You Need New Metrics

You Need New Metrics

In the data world, one of the big takeaways from 2020 was the need to reassess existing metrics. With businesses seeing their revenue fall off a cliff, the analysis shifted from performance trend to performance recovery.

Looking Back

After the fallout, the focus was on both damages and recovery. Below are some questions you might see with each focus.

Damage analysis

  • How did business change with our top customers? Who are the customers we lost?
  • Which of our markets were impacted the most?
  • Can we determine if specific industries will have a long-lasting decline in activity?

Recovery analysis

  • Which top customers are (not) re-engaging? Which are back from the dead?
  • Are some markets recovering faster than others?
  • Are there changes to the outlook for some industries?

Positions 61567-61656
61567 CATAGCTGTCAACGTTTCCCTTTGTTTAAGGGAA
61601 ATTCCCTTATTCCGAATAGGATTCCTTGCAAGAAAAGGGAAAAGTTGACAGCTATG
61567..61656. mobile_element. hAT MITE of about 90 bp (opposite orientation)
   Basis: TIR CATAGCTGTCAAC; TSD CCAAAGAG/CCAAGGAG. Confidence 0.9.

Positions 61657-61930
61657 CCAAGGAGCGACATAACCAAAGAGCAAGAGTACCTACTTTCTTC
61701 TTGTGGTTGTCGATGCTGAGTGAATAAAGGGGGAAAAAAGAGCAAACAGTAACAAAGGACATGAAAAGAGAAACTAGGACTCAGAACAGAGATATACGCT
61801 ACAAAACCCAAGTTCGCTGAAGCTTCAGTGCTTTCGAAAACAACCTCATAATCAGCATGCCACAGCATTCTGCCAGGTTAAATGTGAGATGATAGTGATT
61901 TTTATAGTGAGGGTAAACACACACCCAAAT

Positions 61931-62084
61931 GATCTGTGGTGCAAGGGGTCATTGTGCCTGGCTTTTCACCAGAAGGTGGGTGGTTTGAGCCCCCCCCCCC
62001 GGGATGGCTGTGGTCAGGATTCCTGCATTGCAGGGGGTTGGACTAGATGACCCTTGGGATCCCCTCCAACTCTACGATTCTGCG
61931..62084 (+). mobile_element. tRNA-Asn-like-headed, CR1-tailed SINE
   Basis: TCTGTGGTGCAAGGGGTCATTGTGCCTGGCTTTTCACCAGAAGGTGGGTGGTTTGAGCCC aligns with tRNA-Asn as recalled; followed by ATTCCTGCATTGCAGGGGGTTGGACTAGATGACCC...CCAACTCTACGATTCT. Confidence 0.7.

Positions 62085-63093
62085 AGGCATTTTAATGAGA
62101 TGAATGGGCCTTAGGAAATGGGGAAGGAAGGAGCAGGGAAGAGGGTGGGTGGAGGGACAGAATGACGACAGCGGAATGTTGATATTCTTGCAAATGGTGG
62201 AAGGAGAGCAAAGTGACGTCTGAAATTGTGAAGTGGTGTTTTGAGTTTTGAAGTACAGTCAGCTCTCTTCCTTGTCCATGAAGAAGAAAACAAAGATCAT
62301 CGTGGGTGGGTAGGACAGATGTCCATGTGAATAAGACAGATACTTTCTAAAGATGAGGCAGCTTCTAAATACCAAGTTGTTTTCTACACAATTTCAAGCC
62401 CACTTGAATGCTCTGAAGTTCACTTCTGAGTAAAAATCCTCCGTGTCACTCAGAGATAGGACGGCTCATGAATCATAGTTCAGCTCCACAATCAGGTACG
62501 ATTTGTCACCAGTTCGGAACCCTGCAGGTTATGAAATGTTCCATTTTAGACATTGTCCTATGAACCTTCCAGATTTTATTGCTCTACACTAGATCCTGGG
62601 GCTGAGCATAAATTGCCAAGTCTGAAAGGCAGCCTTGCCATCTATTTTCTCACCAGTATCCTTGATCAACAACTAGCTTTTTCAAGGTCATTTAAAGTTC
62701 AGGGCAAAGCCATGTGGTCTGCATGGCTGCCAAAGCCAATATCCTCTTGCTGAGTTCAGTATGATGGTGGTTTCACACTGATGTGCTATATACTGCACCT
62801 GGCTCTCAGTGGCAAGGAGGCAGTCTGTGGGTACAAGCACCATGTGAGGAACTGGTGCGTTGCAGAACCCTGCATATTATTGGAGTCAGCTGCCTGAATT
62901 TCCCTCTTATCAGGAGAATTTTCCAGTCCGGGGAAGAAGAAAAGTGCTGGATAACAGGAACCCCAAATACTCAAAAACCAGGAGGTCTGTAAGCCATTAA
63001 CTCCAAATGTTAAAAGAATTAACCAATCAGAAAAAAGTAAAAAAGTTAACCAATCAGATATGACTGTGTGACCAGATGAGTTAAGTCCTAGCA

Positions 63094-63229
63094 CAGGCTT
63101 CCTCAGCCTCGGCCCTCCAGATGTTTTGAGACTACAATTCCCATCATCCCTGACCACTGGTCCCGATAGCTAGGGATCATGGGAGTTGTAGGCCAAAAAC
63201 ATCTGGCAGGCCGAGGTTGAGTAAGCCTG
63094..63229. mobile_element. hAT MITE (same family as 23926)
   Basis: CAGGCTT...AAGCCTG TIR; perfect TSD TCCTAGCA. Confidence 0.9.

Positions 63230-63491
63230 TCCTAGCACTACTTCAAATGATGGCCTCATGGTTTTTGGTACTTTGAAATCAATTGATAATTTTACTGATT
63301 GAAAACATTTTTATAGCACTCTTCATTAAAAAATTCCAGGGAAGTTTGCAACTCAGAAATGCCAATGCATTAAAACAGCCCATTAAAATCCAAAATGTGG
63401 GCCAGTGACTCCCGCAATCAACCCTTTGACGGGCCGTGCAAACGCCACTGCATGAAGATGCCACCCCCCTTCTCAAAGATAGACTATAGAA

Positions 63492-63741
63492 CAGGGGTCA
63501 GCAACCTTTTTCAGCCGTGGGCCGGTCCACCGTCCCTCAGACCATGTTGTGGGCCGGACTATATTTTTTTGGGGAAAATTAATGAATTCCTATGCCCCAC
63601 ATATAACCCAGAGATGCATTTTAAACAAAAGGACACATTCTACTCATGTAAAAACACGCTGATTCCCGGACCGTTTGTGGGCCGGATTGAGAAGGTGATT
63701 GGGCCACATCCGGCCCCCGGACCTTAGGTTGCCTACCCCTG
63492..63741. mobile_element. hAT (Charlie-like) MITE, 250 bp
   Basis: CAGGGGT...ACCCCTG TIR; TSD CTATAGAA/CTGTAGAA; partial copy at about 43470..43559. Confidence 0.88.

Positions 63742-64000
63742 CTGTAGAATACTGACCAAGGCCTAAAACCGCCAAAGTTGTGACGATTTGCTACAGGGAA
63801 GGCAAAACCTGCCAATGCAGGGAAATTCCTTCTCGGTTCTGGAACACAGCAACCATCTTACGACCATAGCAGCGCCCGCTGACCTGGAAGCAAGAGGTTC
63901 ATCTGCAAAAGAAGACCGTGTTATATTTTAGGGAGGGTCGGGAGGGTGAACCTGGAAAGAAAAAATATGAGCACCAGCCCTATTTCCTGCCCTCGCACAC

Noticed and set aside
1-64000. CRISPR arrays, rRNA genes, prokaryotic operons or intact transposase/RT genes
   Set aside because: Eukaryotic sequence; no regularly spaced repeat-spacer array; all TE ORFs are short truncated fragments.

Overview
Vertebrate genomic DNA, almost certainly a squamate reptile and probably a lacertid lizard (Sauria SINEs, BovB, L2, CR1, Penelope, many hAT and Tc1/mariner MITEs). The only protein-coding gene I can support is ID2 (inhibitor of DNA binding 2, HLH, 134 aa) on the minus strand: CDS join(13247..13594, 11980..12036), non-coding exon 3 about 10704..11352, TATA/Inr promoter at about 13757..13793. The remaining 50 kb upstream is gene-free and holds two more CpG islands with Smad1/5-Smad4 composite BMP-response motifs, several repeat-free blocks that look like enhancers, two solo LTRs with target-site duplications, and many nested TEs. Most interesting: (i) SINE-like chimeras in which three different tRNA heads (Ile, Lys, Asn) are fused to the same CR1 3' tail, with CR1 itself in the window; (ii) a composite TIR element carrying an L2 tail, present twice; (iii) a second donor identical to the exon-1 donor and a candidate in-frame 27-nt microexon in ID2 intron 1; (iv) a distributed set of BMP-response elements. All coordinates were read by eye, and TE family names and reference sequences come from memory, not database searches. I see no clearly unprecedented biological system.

Redefining Metrics

Data-driven companies can shift their attention to these questions by leveraging their business intelligence solutions, but they will need new metrics. While COVID-19 pushed digitalization more than any other force we have seen, it also amplified the need for different metrics that can tell the business impact story. This is not a unique exercise – it should be happening regularly if shifts to your business weaken your ability to measure performance with the usual numbers. What are the indicators you need to measure recovery for your business?

Data Lens - Recovery Metrics

Data Lens – Recovery Metrics

You can start redefining metrics by identifying a new set of questions. Wrangling up the data ingredients for these metrics will be more difficult if external variables like industry-group projections are required. As always, start with metrics that give you the most value with reasonable effort.  Qualify those metrics for what they are – business loss or recovery metrics. Context around these measures is important. Validate the data ingredients before you use them – be on the lookout for misleading metrics.

I wish you the clarity you need to continue navigating through uncertainty. In the meantime, all the best in 2021.

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